Prosecution of jihad commanders indicted by U.S. could spark war within Pakistan, authorities say
Pakistan has rejected calls by the United States to prosecute intelligence officers and top Lashkar-e-Taiba commanders indicted by a federal court for their role in the November, 2008 attack on Mumbai, a highly-placed diplomatic source has told The Hindu.
In meetings last month with Hillary Clinton, the United States Secretary of State, Pakistani officials said that action against the Lashkar could spark off a war within Pakistan.
“They said there were thousands, of trained cadre with the Lashkar who would become impossible to control if their leaders were arrested,” the source said. “Instead, they said they would maintain strict watch over the Lashkar, and slowly work to dismantle its military capabilities.”
Pakistani officials also protested against what they see as increasingly intrusive Central Intelligence Agency operations targeting the Lashkar — operations which, earlier this year, sparked off a showdown that ended with the arrest of an American intelligence contractor Raymond Davis, on charges of murdering two men in Lahore.
David Headley, a Lashkar agent who conducted reconnaissance for the Mumbai attacks, told a Chicago court last week that his operation was funded and facilitated by an intelligence officer he knew as “Major Iqbal.”
Rehman Malik, Pakistan's Interior Minister, however, dismissed Headley's testimony, saying he was a “criminal and a convict.” “This man has no credibility and cannot be trusted,” Mr. Malik said.
Last year, Pakistan had sent India a dossier with 51 questions related to Headley's interrogation by India's National Investigation Agency. Pakistan's Federal Investigation Agency has not, however, sought permission from the United States to question Headley, nor sought his extradition — suggesting the organisation does not intend to pursue his testimony.
Key among the Lashkar commanders indicted by the United States is the organisation's head of transnational operations, Sajid Mir. Long wanted for acts of terrorism involving Australia and France, Mir is the Lashkar's link to dozens of western citizens trained at its camps.
Mir, who trained and tasked Headley, is alleged to have guided the execution of hostages at Chabad House in Mumbai. Last week, The Hindu had revealed that he is still living in his home near the Garrison Golf Club, on the Airport Road in Lahore.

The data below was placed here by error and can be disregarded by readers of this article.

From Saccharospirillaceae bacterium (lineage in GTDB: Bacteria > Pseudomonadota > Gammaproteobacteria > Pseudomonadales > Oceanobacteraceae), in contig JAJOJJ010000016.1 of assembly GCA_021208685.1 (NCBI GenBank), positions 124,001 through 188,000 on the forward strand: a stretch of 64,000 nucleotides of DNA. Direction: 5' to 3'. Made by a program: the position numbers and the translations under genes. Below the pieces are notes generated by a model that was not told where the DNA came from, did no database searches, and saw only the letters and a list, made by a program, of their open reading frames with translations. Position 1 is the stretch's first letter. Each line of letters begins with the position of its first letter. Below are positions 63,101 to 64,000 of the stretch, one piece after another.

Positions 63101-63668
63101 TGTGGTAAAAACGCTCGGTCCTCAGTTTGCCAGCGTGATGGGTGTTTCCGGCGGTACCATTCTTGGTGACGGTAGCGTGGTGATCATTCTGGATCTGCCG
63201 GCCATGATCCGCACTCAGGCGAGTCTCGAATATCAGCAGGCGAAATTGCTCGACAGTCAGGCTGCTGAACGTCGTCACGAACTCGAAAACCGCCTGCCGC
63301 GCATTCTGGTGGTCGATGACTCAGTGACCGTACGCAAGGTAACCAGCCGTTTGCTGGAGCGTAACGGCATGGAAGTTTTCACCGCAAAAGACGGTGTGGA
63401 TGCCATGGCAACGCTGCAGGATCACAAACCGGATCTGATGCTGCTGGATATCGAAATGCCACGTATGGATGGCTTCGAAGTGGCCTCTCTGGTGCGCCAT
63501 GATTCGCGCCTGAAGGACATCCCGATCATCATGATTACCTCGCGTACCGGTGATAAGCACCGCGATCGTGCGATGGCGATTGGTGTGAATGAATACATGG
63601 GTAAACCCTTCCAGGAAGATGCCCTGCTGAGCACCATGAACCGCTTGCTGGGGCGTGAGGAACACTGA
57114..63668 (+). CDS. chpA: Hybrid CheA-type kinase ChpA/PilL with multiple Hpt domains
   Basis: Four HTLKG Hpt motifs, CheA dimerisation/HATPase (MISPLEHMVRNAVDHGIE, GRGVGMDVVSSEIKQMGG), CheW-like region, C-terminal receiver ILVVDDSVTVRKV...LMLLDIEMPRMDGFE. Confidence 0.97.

Muzammil Bhat, who holds charge of the Lashkar's armed operations after the 2009 arrest of his immediate superior, Zaki-ur-Rahman Lakhvi, has also been claimed by Pakistan to be evading arrest — but was located by Canadian journalists, Adnan Khan and Michael Petrou, at a safehouse near Muzaffarabad in 2009.
Bhat's immediate subordinate, still known only by the code-name Abu Qahafa and also indicted by the United States for his role in attacks, has also not been located by the FIA.
Legal proceedings against Lakhvi and his subordinate Mazhar Iqbal, the two major Lashkar commanders held for their alleged role in the attacks, has been stalled over procedural issues for several months. The Lahore court where their case is being heard has refused to allow voice samples to be gathered for matching against tapes of intercepted conversations between the Mumbai attackers and their commanders in Karachi.
Pakistan, United States government sources say, has provided assurances that it will rein in the Lashkar, limiting its ability to carry out military operations as it slowly undermines its military capabilities.
Those assurances, though, have been met with scepticism in New Delhi, where intelligence officials say Pakistan has a long record of resiling on similar commitments. Following the December 13, 2001 attack on India's Parliament, Pervez Musharraf, Pakistan's then-president, proscribed the Lashkar and Jaish-e-Mohammad.
Leaders of both groups, however, were released soon after — and the organisations conducted fresh strikes on India.
After the Mumbai train bombings of 2006, Gen. Musharraf personally promised Prime Minister Singh to end terrorism directed at India — but once again failed to act against the Lashkar.